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Saturday, February 28, 2015

How Precious is our Sight and all our other senses?

As a natural part of aging, which is not a pretty process, I found that my sight in my left eye was deteriorating due to a cataract. In 2011 I had the operation by a very competant surgeon and all was fine. However, gradually the eye needed more and more attention, including rubbing and lots of drops. Two Sundays ago I awoke lying on my front with my head  resting on my right side. In order to see what time it was I opened my left eye and realised, to my absolute horror that I was completely blind in that eye.

How long had this condition existed?

It had not occurred to me to simply close my right eye to test my left vision, so perhaps I have been operating for some time in that condition, although recently I have noticed a more advanced deterioration. For instance I am having major problems with my sense of depth perception.

I took myself off to the doctor the very next day and when he did an examination he discovered that the eye had become clouded over from a build-up of dust. In other words, I am blind in that eye due to common dirt! Good Heavens! I now have an appointment for a cleaning by laser.

Firstly, the human body is an amazing construct with built-in redundancies. We have two ears, eyes, nostrils and a mouth to take in and expell air, without which we cannot survive for more than a few minutes. We have our two arms and two hands, and legs and feet, and our internal organs. However, just to add an element of grave danger to our design we have only one heart.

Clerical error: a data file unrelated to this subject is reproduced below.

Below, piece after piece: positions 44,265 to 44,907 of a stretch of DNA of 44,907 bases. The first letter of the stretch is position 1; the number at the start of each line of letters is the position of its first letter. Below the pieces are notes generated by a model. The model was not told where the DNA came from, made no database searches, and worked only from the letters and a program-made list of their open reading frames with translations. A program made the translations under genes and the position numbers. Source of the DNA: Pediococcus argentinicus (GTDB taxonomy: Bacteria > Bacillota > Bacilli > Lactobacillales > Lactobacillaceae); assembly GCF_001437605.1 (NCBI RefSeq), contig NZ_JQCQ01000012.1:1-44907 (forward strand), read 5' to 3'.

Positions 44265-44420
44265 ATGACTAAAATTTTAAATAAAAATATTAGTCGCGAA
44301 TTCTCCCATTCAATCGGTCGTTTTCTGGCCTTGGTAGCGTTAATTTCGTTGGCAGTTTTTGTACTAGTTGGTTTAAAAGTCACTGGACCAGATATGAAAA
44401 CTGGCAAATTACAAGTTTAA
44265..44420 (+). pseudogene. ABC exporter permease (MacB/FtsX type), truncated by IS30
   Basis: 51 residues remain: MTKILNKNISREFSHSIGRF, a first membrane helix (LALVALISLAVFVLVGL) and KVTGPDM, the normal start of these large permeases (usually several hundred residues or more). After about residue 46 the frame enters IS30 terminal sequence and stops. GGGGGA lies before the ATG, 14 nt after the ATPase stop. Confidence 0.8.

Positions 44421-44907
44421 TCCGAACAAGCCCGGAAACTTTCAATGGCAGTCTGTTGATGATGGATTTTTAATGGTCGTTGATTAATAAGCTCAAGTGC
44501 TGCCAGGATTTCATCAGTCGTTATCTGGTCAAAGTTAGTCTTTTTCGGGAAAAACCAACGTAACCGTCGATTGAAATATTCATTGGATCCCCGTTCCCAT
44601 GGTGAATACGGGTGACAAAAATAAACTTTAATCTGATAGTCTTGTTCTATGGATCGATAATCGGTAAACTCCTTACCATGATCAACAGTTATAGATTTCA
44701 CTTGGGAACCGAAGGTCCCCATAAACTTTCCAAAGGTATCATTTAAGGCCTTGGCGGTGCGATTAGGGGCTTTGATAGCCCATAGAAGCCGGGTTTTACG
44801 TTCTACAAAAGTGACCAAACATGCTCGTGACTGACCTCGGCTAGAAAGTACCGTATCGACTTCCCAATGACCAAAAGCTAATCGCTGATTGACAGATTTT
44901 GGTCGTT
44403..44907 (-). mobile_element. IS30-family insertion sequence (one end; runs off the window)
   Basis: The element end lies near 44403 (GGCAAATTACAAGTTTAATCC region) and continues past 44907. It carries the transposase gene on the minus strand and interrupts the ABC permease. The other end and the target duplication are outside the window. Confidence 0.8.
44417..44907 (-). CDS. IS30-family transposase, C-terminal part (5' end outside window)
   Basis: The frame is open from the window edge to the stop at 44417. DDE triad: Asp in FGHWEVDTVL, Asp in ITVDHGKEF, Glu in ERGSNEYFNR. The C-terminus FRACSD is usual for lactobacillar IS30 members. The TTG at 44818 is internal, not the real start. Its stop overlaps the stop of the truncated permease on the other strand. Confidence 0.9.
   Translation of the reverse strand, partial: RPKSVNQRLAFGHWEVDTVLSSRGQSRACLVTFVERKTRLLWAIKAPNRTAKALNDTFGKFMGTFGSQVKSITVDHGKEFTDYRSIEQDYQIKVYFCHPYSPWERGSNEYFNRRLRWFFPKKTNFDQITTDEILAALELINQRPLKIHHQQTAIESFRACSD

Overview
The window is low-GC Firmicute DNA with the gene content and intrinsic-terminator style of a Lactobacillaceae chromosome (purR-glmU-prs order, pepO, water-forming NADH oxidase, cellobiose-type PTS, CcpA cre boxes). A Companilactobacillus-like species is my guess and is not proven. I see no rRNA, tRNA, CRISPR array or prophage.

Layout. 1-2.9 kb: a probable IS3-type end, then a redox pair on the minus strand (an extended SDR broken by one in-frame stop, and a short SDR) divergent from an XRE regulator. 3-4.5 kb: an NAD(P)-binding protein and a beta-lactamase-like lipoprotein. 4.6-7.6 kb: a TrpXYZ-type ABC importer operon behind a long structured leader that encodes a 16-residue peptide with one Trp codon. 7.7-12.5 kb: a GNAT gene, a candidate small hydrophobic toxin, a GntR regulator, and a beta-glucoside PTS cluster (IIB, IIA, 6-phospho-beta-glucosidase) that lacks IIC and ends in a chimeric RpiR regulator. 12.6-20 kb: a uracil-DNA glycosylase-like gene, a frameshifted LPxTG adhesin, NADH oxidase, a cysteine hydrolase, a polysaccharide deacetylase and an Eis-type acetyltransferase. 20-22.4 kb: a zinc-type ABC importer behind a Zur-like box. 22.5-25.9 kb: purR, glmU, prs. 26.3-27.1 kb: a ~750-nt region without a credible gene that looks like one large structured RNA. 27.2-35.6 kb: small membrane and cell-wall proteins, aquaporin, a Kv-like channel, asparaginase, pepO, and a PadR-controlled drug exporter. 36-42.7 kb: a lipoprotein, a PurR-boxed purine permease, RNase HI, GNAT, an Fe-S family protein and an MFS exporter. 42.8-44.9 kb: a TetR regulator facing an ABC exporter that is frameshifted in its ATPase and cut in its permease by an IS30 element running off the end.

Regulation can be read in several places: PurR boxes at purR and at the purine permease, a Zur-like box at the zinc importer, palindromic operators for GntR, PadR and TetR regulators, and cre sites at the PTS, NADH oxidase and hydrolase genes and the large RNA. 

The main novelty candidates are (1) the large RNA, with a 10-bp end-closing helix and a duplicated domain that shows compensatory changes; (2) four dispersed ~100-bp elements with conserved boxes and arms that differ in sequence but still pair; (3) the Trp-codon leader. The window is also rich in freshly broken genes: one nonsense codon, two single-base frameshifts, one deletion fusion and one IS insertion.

We take so much for granted that when we come into contact with people with no sight or loss of other senses we have no way of fully understanding what they must be experiencing. We must walk in their shoes in order to know how deprived their lives are.

My hope is that after the cleaning process I will be returned to a like-new state. However, I wonder why I have been given this experience? I must open my mind for a revaluation of something that I can do to be of assistance, because surely, to have lost at least part of my sight, and then to be given it back must have some significant meaning.

One thing is certain: I am eternally grateful for my sight and other senses, and my good health in general!

Copyright (c) 2015   Eugene Carmichael  

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